Plans to use gas as a transitional fuel is ‘flawed’, Oireachtas committee hears
July 10th, 2018
The Oireachtas Committee on climate action and the environment concluded its second hearing on the Climate Emergency Measures Bill this afternoon.
The Bill seeks to amend the Petroleum and Other Minerals Development Act 1960 to stop the Government from issuing any new licenses for the exploration and extraction of fossil fuels.
Speaking at the hearing, the Department of Climate Action’s Matt Collins said that Ireland will still rely on oil and gas over the next decade.
He argued that there is a continued role for natural gas as a key transitionary fuel in the short to medium term.
Mr Collins said that Ireland must move toward sustainably but protect its “security and competitively” through fossil fuel exploration in Ireland as 85 per cent of our energy is currently imported.
However, Gregg Muttitt of the climate and energy think tank Oil Change International told the committee that Ireland’s current dependency on coal, oil and gas will ensure they miss their Paris Climate Targets and fail to keep temperatures below pre-industrial levels.
“The best pathway is a managed decline of fossil fuel consumption, with investments in renewable energy,” he said. He argued that the idea of using gas as a transitional fuel is a “flawed” plan as it doesn’t fit within today’s market budgets.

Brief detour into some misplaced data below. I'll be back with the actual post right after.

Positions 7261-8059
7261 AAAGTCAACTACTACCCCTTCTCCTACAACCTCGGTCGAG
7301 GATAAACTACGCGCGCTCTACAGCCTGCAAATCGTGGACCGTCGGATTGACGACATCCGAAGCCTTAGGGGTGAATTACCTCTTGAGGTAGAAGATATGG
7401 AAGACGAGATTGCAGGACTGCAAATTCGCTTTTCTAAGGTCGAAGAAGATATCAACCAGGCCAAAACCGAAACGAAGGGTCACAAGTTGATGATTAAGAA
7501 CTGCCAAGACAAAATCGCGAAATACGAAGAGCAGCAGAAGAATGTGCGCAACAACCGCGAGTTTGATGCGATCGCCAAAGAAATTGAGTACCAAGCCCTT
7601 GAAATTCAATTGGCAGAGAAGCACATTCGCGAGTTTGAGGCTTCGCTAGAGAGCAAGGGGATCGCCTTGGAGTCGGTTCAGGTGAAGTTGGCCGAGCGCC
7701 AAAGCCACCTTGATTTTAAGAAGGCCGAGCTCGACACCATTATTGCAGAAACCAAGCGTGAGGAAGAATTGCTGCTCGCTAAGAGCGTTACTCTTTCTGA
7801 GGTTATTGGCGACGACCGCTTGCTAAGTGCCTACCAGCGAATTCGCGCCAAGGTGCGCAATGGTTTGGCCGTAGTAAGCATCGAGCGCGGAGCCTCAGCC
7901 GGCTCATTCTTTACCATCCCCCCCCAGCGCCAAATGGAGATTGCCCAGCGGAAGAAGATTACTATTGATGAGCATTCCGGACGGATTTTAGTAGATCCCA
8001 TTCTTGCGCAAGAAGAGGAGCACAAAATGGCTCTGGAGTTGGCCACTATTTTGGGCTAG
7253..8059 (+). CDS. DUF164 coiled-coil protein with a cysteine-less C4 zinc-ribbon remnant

Mr Muttitt said that there is too much gas in the power system and that the transition to renewable power will be slower if gas is allowed to compete with wind and solar energy.
Deputy Brid Smith, who tabled the Bill, argued that, if passed, it will send a global signal and force the government to acknowledge the current “climate emergency”.
She said that Ireland has no “security, energy or otherwise, with the planet in the state it is,” adding that we will fail to keep 80 per cent of fossil fuels in the ground without challenging the fossil fuel industry.
Paul Allen of the Zero Carbon Britain Campaign spoke of the gulf between physics and the political status quo. He warned that hopes for carbon capture storage and negative energy technology are placing a huge burden on future generations and that we are “better to root ourselves in what the physics demands”.
In order to provide evidence-based data, Mr Allen recommended that the Irish Government exploit their renewable potential by investing in both on and off-shore wind technology.
He also insisted that we must urgently reduce our “extreme” energy lifestyles and aim for a sixty per cent reduction in the next two decades.
He proposed dealing with the fluctuation of renewable energy supply by storing surplus energy until a lull in renewable energy production occurs. The stored energy can be used to power electricity when there is a lack of sun and wind-generated energy.
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